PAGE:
New England Mold (Sterling, Massachusetts) specializes in deep multi-cavity precision molds, using innovative approaches to automatic unscrewing molds, side-action and cam-actuated molds, and hot runner molds. Typical customers include medical, cap and closure, cosmetic, and automotive, and as often as not, New England Mold is in the loop from part design through prototyping and into production. And, as the company’s reputation attracts new customers, its current list of customers is constantly coming up with new products and new packaging designs, keeping both New England Mold plants busy 24 hours per day. Being so occupied led Jeffrey Barhoff, New England’s president, to have to make a decision: build more capacity, or examine ways to make more finished molds out of existing capacity, save one new machine. He chose the latter.
“We knew we had to be prepared for change,” he says, “but we wanted whatever we did to complement our electrode and wire EDM work coupled with surface grinding. We also knew that a super high-speed milling approach could take us directly to steel as well as cut electrodes.”
After careful consideration, Mr. Barhoff decided to go with the FMC Vibra-Free vertical machining center from Compumachine Inc. (Wilmington, Massachusetts). It is fairly similar to a small handful of other high-speed verticals that are changing mold and diemaking strategies through the adoption of hard milling techniques and elimination of manufacturing steps. The Vibra-Free’s rigid and thermally stable castings support a custom-Swiss-built IBAG high-frequency spindle capable of 42,000 rpm mounted on a bridge-type column above a 26.65 inch by 17.72 inch table. The machine is controlled by an advanced Fanuc 16i-MA CNC incorporating NURBS programming and high-speed algorithms for look-aheads.
The machine has had positive effects so far, according to Mr. Barhoff. One example is a complex mold with many round features that is destined to produce surgical suite pipette trays. “We cut this out of steel in the same time it would have taken to cut the graphite electrode,” he says.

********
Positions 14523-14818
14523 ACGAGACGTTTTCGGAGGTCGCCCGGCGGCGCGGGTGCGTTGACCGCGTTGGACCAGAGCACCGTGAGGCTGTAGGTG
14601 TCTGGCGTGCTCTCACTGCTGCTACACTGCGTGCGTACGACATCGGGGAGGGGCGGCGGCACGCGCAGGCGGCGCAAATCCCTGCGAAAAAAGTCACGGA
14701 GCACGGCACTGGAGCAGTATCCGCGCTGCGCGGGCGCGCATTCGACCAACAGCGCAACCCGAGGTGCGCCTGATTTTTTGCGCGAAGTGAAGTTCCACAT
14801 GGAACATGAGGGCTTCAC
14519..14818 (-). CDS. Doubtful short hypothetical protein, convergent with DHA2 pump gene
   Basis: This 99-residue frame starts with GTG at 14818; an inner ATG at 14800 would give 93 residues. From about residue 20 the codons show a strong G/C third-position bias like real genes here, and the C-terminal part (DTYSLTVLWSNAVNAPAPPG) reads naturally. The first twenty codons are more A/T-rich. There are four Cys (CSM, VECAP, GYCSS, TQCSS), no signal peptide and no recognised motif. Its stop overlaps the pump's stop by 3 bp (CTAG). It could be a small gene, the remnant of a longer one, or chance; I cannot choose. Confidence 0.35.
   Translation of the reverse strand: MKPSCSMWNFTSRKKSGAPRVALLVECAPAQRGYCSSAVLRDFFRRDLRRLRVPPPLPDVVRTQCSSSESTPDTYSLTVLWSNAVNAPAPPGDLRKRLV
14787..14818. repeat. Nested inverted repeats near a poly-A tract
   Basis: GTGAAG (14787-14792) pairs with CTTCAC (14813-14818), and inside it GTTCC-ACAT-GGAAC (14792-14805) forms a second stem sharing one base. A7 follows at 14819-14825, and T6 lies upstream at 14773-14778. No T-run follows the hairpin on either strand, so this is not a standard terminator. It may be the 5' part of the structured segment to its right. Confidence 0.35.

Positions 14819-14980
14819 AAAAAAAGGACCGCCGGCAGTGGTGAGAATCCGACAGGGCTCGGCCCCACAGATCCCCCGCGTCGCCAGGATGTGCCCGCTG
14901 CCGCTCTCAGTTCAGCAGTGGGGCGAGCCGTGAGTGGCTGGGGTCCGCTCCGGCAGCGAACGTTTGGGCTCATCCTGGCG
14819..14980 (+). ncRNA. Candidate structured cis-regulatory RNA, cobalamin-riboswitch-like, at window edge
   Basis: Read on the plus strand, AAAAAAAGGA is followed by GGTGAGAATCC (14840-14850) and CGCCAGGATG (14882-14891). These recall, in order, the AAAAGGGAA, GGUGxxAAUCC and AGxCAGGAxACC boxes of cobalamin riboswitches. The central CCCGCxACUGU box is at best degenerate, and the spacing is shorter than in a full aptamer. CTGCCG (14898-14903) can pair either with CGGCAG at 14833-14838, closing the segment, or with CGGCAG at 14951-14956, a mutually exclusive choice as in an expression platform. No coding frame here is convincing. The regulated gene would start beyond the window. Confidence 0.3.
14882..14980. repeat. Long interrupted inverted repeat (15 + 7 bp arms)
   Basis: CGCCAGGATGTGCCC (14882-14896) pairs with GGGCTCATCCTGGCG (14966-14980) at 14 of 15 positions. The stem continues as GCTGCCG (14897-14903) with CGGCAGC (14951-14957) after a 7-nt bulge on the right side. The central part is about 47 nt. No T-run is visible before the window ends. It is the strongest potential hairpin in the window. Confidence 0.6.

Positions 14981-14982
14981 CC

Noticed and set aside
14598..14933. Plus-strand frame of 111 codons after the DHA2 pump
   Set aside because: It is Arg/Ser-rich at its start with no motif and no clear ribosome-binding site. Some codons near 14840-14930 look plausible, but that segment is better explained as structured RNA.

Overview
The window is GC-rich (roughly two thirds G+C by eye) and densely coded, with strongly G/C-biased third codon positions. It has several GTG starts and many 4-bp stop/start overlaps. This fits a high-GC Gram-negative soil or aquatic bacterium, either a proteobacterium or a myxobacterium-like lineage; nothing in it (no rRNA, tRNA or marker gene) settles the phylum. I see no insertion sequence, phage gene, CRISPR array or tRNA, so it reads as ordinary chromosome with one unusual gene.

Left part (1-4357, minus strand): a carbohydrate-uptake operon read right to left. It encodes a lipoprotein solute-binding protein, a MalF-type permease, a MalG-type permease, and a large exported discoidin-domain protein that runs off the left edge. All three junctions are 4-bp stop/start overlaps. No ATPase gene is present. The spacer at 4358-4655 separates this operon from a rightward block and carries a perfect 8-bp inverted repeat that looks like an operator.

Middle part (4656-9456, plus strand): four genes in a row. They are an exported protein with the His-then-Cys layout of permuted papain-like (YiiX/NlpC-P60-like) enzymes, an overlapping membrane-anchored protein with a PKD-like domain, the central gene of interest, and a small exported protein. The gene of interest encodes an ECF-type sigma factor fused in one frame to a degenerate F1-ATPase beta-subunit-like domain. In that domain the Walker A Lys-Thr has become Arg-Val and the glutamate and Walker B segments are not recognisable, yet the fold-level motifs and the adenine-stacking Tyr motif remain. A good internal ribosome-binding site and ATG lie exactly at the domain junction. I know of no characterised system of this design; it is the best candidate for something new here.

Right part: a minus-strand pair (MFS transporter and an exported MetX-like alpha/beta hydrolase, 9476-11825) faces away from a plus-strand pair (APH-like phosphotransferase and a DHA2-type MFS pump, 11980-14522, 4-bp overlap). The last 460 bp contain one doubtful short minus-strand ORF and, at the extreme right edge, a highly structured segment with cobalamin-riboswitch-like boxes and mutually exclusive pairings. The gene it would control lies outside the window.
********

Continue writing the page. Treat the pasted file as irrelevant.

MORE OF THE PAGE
In fact, the machine had work from the very beginning, tackling a variety of SS 48/50 Rc and S-7 54/50 Rc jobs as well as some electrode work. On the jobs in steel, Mr. Barhoff conservatively guesses New England Mold saved 50 percent of that particular portion of “the build” by simply taking the electrode step out of the picture, and allows that as far as electrodes are concerned, “you have to relearn how to cut them, and you have to be set up for it.” The molds went straight to the Brown & Sharpe Gage 2000 CMM and indicated within 0.0002 inch of specification, well within tolerance. And while many claim that the very small light cuts typical of HSM often eliminate the need for polishing, Mr. Barhoff is less enthused, probably because of the mirror-like finishes required of his molds. However, he does note that “I’d rather polish a milled surface than one that’s been burned.”
Mr. Barhoff says another area requiring study in HSM is the economics of the tooling. The tiny SKI 25 carbide coated tools (the cutter and toolholder fit in the palm of the hand) are not inexpensive—the toolholder is, of course, balanced—and their life and cost must be factored in when going straight to hard steel. A critical factor to tool life is often length to diameter, variable by speeds, feeds, and of course, materials.
Typically, though, hard materials in the range of RC40 are attacked with 1.0 mm to 1.5 mm carbide coated ballnose end mills turning between 30,000 and 40,000 rpm and fed at between 90 and 100 ipm. Graphite, on the other hand, is nominally machined with flat end mills, when possible, often with larger diameters, and speeds in the 25,000 rpm range and feeds of about 50 to 60 ipm. MMS